The other day somebody at work paid me a compliment, and told me that I was a natural storyteller.
Last night Fran and I had dinner with a couple, relatively new friends whom we’re still getting to know. The subject of “how we met” came up, and Fran and I began to weave our complicated tale: meeting at a pagan gathering, the dance of flirtation and ignoring each other… the story involved a sweatlodge, and all-night conversation by a bonfire, and, eventually, my meeting Rhiannon and her own little efforts to ply me with her charms (she was six years old at the time). Everyone at the table was laughing. Yeah, I guess we (not just me) are natural storytellers.
But that may be true for all of us, you know. I think storytelling is like kissing. Everybody can do it, some folks are more confident, or have more of a swagger about it, or a larger “vocabulary” (!). It’s fun, it’s human, it connects us. Sure, some people might be “better” kissers than others, but you know, unless a kiss has been adulterated by fear or anger or possessiveness or inappropriate lust, it’s almost always a really good experience.
So just like we all need lots of hugs and kisses in our lives, so also we all need good stories. And we get these not from a book so much as from each other. And our stories need to be about nothing more dramatic than our lives. How did you meet your spouse? When did you first comprehend that you really truly believed in God (or, didn’t believe)? What is your deepest, darkest fear, and what do you do to inject hope into that fearful place? And on and on the possibilities go.
I called this post “ordinary mysticism” because I believe that, with eyes to see and ears to hear, even the most mundane stories can become luminous with mystery — mystery revealed and mystery concealed. Just as when Fran and I told our friends last night about how we met, and at one point I looked at her and said “Should I tell them about…” and before I could even finish the sentence she said “Let’s not go there!” Every story has mystery, and I think that’s true even when we tell it all. Mystery is something deeper than secrets, although secrets often can be the place where mystery lurks. One of the big differences between Christianity and the pagan mystery cults of the Greco-Roman world is that Christianity, at some point, went “open source” with its secrets. In the early years you had to be baptized before you could even witness the Communion rite. Nowadays anyone can watch. It’s no longer a secret. But it’s still a profound mystery, and perhaps the openness just serves to deepen the mystery.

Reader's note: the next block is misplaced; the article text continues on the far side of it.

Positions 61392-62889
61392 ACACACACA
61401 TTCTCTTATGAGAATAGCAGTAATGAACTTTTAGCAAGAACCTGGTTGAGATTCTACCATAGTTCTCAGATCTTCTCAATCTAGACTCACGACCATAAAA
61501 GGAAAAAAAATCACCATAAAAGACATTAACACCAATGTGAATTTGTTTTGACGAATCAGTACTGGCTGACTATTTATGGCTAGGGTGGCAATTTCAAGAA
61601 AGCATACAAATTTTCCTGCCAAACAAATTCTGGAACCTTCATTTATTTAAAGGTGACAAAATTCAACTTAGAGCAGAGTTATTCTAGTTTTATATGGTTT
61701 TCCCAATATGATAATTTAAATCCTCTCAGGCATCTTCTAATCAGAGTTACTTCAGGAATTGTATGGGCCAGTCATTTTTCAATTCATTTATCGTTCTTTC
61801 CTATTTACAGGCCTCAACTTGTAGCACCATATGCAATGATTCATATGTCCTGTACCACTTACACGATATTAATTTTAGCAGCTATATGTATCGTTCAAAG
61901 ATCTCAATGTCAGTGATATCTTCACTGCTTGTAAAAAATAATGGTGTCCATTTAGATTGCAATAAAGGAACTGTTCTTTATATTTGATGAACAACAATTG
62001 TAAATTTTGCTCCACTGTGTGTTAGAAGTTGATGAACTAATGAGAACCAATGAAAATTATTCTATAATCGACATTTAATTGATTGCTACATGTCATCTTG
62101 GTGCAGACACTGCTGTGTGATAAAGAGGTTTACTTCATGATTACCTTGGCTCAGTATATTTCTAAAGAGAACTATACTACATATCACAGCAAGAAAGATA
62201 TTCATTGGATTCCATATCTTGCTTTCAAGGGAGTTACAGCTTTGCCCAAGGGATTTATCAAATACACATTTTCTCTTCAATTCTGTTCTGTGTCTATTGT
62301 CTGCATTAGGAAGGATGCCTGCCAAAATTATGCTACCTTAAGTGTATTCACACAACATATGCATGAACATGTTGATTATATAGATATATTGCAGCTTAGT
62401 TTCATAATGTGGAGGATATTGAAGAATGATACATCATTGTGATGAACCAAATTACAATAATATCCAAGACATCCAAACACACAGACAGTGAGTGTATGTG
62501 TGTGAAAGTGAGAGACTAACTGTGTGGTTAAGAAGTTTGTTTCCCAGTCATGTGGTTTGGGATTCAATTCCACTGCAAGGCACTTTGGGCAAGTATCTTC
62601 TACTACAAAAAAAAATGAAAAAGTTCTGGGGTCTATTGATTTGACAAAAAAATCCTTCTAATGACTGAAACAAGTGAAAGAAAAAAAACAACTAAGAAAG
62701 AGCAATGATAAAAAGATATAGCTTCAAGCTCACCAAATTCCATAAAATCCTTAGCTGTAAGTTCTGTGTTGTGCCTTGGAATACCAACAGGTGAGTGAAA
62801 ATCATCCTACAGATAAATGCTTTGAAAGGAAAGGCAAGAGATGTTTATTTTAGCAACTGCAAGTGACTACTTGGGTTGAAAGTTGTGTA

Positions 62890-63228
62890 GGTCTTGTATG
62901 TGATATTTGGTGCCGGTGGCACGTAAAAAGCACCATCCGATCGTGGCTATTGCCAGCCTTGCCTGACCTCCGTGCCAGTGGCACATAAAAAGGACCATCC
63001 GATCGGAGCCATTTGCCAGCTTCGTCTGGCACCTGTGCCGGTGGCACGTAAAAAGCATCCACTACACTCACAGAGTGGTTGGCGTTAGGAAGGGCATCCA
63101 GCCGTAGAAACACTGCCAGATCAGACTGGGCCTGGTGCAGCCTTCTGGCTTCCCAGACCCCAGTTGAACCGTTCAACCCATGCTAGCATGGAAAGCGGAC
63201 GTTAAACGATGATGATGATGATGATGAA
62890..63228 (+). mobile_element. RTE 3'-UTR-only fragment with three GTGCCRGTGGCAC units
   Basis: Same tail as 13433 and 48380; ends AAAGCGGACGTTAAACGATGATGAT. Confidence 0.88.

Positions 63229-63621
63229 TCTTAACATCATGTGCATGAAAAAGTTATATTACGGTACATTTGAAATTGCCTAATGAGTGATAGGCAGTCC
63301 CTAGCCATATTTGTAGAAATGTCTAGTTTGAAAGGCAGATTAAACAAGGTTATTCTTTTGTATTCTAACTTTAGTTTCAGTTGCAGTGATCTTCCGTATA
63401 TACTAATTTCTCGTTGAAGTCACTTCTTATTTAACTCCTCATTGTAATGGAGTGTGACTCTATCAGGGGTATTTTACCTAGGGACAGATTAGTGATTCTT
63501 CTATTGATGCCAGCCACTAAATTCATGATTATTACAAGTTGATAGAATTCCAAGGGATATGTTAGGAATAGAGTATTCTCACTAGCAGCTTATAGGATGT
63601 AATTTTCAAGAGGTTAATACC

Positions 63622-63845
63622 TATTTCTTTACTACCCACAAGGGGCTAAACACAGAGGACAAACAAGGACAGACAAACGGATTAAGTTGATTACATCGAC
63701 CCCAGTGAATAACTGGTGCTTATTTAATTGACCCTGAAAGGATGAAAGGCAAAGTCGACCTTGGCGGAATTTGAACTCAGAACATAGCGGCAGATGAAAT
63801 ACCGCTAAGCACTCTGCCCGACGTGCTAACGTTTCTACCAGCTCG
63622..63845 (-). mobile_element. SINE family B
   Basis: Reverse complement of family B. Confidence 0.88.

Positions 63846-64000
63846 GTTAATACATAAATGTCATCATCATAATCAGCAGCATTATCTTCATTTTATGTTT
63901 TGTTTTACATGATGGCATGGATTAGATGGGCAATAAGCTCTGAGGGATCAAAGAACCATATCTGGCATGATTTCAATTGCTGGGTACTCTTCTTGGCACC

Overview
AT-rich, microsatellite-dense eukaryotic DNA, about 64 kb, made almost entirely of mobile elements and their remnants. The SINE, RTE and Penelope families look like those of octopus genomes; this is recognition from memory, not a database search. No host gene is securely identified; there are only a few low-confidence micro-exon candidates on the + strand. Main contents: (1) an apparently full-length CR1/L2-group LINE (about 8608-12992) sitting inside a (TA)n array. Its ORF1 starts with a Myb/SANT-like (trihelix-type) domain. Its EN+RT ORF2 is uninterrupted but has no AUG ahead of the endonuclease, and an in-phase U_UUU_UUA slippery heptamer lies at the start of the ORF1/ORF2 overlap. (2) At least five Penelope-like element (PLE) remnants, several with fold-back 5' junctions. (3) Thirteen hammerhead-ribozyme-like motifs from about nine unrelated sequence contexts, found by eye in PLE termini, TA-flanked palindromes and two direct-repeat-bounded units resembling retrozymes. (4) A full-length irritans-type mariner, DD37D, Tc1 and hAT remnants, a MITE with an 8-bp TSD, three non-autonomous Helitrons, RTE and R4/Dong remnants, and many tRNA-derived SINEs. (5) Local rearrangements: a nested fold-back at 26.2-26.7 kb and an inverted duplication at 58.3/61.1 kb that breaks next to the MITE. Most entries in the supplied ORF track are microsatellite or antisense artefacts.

I think that’s true with our storytelling, too. We talk about meeting someone special whom we would eventually marry, and the mystery of love lights on us like a butterfly in a spring garden. We recount our health woes, and there is the mystery of suffering. We take a closer look at our spiritual lives, and the mystery of Divine presence becomes manifest. Mystery happens. It is the foundational building block, the necessary amino acid, for mysticism. Let’s do all we can to share it with one another. And that means, let’s tell our stories.